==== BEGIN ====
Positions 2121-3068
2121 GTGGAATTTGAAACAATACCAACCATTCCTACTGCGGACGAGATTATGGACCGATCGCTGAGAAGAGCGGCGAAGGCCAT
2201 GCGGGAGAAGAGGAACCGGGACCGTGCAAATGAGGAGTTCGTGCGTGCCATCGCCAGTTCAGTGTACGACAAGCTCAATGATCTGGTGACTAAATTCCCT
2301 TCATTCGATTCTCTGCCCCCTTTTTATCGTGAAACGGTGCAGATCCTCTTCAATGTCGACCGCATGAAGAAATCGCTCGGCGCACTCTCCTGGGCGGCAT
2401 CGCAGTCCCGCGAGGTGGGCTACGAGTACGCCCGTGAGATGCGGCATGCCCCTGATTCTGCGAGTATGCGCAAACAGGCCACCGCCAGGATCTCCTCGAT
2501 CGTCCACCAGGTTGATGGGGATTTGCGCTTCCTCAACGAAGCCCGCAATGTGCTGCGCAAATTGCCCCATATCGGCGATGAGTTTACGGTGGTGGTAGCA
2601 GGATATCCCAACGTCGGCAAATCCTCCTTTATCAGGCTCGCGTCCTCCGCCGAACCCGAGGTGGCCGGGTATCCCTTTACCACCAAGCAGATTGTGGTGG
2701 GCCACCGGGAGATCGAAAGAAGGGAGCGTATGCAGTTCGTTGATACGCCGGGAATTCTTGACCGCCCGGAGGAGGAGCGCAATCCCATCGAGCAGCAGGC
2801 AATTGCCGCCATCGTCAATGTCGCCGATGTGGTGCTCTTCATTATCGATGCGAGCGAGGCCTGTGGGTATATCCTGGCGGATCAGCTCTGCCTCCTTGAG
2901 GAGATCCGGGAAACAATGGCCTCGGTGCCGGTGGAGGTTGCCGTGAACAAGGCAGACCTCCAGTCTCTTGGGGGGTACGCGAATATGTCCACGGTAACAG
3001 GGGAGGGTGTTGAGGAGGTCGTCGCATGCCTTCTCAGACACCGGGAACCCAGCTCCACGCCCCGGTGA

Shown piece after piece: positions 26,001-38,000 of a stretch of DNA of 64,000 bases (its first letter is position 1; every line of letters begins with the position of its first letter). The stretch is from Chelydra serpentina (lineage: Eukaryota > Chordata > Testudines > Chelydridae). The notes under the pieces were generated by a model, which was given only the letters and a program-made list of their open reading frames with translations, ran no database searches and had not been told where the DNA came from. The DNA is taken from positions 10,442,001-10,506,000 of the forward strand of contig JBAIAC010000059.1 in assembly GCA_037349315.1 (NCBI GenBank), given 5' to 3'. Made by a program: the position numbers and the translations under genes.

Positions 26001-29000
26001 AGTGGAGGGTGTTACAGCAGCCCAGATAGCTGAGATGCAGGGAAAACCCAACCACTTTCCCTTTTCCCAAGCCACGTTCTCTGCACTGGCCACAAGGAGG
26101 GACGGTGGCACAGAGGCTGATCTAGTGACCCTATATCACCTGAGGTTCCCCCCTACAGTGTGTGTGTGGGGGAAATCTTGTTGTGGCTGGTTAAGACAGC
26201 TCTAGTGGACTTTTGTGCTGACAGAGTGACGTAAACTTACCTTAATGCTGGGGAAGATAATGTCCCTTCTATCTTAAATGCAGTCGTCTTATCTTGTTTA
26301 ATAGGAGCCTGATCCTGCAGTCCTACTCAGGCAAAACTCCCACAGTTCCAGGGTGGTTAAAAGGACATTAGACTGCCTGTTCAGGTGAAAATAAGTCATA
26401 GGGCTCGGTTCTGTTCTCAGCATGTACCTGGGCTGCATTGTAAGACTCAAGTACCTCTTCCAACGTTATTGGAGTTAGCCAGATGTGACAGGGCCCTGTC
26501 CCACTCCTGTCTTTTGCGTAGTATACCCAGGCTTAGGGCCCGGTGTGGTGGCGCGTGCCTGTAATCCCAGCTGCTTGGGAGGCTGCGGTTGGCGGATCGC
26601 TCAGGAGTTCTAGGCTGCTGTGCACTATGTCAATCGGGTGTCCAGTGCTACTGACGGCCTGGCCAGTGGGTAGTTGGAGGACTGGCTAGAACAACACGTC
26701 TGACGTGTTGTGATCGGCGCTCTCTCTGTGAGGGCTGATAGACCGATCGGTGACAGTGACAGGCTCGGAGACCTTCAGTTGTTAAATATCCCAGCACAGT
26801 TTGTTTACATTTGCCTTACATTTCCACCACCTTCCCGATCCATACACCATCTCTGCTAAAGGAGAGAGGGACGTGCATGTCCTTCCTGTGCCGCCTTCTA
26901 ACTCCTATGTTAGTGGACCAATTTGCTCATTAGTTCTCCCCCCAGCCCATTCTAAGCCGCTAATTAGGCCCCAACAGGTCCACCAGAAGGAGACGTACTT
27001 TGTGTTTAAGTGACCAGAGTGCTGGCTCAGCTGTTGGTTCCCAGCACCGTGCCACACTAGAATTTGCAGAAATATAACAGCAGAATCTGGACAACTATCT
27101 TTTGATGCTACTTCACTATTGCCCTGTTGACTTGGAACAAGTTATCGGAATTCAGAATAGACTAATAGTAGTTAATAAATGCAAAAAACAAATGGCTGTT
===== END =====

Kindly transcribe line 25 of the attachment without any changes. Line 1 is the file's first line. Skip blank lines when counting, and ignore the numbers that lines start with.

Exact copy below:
27101 TTTGATGCTACTTCACTATTGCCCTGTTGACTTGGAACAAGTTATCGGAATTCAGAATAGACTAATAGTAGTTAATAAATGCAAAAAACAAATGGCTGTT